A pharmacy benefit manager (PBM) is a third-party administrator of prescription-drug programs for end payers, such as private insurers, and Medicare Part D plans. With preferred formularies and exclusion lists, PBMs dictate which drugs consumers can receive from their plan without incurring additional out-of-pocket costs. They also leverage access to their formularies, and threats of exclusion, to negotiate rebates and discounts from the world's drugmakers.
In theory, a pharmacy benefit manager's independence keeps its interests in line with healthcare consumers. In practice, Express Scripts is the only truly independent PBM and also happens to be the largest. CVS Health runs the second largest PBM, but its chain of retail pharmacies leaves its independence somewhat questionable. The next largest PBM, OptumRx, is a subsidiary of UnitedHealth Group, America's largest healthcare provider.
Pharmacy benefit managers point to expert understanding of prescription-drug markets as a source of value for their customers. However, it's sheer size that gives them power to negotiate discounts and rebates from drugmakers. Express Scripts began the year managing pharmacy benefits of about 85 million Americans, of which about 25 million were on its preferred formulary.
That degree of leverage has been changing drugmaker attitudes toward pricing, but not necessarily in a way pharmacy benefit managers appreciate. For example, Novartis recently launched Entresto for treatment of a form of heart failure that affects more than 2 million Americans. At about $4,600 per year, Entresto isn't cheap, but the standard of care is. This is why Novartis is touting a long-term study that shows Entresto significantly reduces these patients' risk of heart attack or stroke.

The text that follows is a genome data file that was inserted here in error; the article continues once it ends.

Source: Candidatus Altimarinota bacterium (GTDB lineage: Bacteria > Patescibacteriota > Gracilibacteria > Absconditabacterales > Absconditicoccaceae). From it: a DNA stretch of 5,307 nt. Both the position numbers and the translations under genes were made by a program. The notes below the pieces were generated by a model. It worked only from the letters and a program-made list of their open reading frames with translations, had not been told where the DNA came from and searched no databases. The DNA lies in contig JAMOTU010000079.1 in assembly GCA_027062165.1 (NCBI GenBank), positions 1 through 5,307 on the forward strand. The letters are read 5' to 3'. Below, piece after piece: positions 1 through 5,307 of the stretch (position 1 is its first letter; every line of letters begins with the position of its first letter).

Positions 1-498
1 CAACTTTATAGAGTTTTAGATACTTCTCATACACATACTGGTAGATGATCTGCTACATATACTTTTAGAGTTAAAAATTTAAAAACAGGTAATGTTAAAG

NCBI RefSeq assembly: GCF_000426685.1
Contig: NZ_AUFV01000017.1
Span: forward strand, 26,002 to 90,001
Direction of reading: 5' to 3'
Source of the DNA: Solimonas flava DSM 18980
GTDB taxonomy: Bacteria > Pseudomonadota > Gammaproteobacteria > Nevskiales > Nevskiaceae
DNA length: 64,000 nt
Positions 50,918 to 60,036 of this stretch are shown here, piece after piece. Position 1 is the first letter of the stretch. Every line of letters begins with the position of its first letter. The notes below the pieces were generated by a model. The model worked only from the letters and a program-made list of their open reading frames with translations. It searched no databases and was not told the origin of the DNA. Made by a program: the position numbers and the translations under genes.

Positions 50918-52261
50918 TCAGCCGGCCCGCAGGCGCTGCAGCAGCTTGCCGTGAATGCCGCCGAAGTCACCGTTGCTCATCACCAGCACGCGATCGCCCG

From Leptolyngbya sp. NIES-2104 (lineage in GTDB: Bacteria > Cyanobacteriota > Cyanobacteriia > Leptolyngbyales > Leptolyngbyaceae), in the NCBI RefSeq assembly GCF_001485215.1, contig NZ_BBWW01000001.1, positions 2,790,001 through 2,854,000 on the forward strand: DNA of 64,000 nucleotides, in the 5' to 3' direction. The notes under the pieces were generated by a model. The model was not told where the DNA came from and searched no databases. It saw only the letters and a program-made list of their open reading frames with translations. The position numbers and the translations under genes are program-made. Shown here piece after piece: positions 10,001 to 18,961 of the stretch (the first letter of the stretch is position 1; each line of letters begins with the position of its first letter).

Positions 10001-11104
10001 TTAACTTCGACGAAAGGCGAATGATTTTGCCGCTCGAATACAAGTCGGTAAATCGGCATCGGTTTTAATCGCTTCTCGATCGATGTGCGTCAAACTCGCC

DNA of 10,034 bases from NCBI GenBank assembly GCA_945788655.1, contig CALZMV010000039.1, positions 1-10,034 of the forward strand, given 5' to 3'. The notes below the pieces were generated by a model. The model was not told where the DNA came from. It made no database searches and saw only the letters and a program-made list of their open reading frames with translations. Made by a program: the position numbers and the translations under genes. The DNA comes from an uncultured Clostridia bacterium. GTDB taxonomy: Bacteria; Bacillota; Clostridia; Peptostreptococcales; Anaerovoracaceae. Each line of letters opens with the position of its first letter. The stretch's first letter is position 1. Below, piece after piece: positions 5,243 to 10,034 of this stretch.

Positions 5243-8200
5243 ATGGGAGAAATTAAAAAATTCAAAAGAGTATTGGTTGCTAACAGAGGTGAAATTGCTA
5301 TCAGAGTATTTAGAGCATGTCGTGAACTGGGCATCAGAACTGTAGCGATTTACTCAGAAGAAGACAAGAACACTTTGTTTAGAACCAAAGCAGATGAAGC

Express Scripts didn't bite, but Novartis has inked value-based pricing arrangements directly with insurers Cigna and Aetna. The deals include a base rebate that will rise or fall depending on Entresto's performance in the real world. If patients on the drug are less likely to require costly hospitalizations, the rebate will be lowered. If it saves the insurers less than expected, the rebate will increase.
Healthcare investors will want to keep an eye on this trend. In the years ahead, value-based pricing could play a larger role, and simply developing better drugs might not lead to bigger sales.
This article is part of The Motley Fool's Knowledge Center, which was created based on the collected wisdom of a fantastic community of investors. We'd love to hear your questions, thoughts, and opinions on the Knowledge Center in general or this page in particular. Your input will help us help the world invest, better! Email us at [email protected]. Thanks -- and Fool on!